Though he is by no means a single-minded man, Edmund Spenser’s Amoretti focus largely on the beauty and physical form of the woman he addresses these poems to. In seven of these sonnets, he calls this woman’s beauty her “hew”, or in the modern spelling, “hue”; each time ‘hew’ is used, it is paired with a defining adjective. Examining alternative definitions of ‘hue’ within the Amoretti sheds light on Spenser’s meaning within these stanzas, and explores further the complicated philosophical relationship Spenser has with the act of creation and writing: a relationship central to the narration of his Faerie Queene.
In Sonnet III, the line reads: “but looking still on her I stand amazed, / at wondrous sight of so celestiall hew” (389). Sonnet seven lists it as a “louely hew”, and sonnet seventy-four as a “glorious hew”, with these three defining words repeated among the remaining four instances. Though in the poem it quickly becomes clear that Spenser is referring to his lady’s “hue”, because it is spelled like “hew” the reader may be momentarily confused. Our definition of “hew” is to “cut or hack”; indeed, it has borne this meaning as early as 993 CE according to the Oxford English Dictionary, which first lists it as “To strike, or deal blows, with a cutting weapon” (“Hew,” OED). The word ‘hue’, as we are meant to read ‘hew’ in the Amoretti, has meant “form” or alternatively “colour”, both since 971 CE (“Hue”, OED).
In six out the seven places Spenser uses ‘hew’, it is meant to flatter. Her hue is lovely, celestial and glorious, and the implication is obvious. But as ever with Spenser, his words are carefully chosen; the use of the word ‘hew’ represents an important intention. The OED’s full first definition of hue is “Form, shape, figure; appearance, aspect; species.” The last definition, ‘species’, is particularly interesting in this instance. An animal’s species is an inherent quality. It isn’t what an animal attains or works towards; it is a quality they are born with, and they cannot help but being said species. Spenser, in his praise of his love, is essentially claiming that she is inherently glorious and lovely, and that she couldn’t help but be so. When paired with the word “celestial”, she is elevated, and becomes inherently of the heavens and inherently godly.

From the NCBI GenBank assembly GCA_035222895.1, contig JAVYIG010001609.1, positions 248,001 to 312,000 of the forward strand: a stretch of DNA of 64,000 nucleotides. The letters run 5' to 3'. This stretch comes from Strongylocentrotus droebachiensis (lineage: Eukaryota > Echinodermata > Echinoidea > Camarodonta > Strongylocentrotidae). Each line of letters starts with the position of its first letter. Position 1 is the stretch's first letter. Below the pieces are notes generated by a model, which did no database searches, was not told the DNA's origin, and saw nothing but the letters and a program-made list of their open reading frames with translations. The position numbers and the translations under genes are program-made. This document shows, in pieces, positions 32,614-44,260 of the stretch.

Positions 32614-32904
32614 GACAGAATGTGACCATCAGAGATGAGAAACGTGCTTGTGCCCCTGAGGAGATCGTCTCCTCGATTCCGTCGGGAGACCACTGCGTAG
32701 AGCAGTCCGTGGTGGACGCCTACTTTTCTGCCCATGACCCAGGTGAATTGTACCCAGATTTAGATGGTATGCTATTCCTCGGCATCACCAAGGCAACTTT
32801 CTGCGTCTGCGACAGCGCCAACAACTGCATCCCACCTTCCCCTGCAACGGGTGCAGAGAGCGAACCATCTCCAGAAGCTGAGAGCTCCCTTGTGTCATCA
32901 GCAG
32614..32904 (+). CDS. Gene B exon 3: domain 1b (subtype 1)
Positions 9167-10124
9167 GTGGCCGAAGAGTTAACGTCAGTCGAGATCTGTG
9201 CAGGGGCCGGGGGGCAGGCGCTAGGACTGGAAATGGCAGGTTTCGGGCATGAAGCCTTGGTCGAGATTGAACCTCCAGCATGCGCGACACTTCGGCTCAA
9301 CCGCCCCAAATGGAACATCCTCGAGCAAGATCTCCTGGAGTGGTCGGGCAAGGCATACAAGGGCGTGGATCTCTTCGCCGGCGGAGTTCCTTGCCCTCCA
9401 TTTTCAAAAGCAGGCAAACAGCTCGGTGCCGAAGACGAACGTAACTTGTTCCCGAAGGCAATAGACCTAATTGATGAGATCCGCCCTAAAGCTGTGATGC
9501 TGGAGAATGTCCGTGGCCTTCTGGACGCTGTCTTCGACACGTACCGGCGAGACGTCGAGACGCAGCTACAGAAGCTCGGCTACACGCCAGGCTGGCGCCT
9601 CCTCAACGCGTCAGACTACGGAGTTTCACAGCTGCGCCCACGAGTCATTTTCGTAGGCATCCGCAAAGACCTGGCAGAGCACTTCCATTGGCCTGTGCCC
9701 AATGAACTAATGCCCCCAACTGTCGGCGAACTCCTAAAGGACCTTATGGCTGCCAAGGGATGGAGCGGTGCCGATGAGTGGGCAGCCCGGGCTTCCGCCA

The first definition of ‘hew’ is, as stated above, “To strike, or deal blows, with a cutting weapon.” (“Hew,” OED). Farther down in the entry, however, the seventh definition of hew is listed as “To make, form, or produce by hewing (with obj. expressing the product)”. To think of ‘hewing’ something as producing it, forming it into a certain shape, makes Spenser’s use of ‘hew’ much more complicated. In effect, it is the polar opposite of ‘hue’. Though the part of speech is somewhat twisted as a result, to affirm an object’s ‘hew’ as its form, its crafted shape, implies that this shape is not an inherent quality. For Spenser to, six times, say that his love has a wonderful ‘hew’, and to take it to mean ‘man-made form’, raises another question; who has hewn her? Spenser isn’t implying that she procured some sort of sixteenth century plastic surgery, or that she herself has made for her this shape; Spenser is who has hewn her. And he has done it with the craft he knows best: his words. He wrote almost one hundred sonnets about this woman. Read as a whole, these sonnets shape her in the reader’s mind. Spenser has created her ‘hew’.
Of course, this is not to say that Spenser’s subject or her beauty is a fiction. It is logical to take the primary meaning of ‘hew’ to be ‘hue’, and for this to be rightly flattering to the woman. But by shaping and forming her from his words, Spenser has indeed created her ‘hue’; the only hue the reader of the poem knows. Spenser often flirts with the idea of the poet forming true and living figures through his writing. In The Faerie Queene, he often questions the path his his characters are taking and claims that he must take a break from writing about them, as their plot line is much too distressing. And yet simultaneously he acknowledges that he is the one who has put them in these situations.
This idea of Spenser himself as creator of information as well as simple narrator seems to be echoed in these sonnets. He can’t help but wax poetic about her “hew”: it is his job both as a lover and a narrator. And yet, he has created it in describing it. Spenser seems to acknowledge that his love’s inherent hue, her celestial aspect, is the one he has hewn for her. He has created his love. Spenser projects a sense that he has agency in this story, and yet acts as if he has no control whatsoever. This, as well as the realization that Spenser often intentionally uses words with double meanings, are important acknowledgments to make: both expand and complicate Spenser’s role as writer in the Amoretti and The Faerie Queene.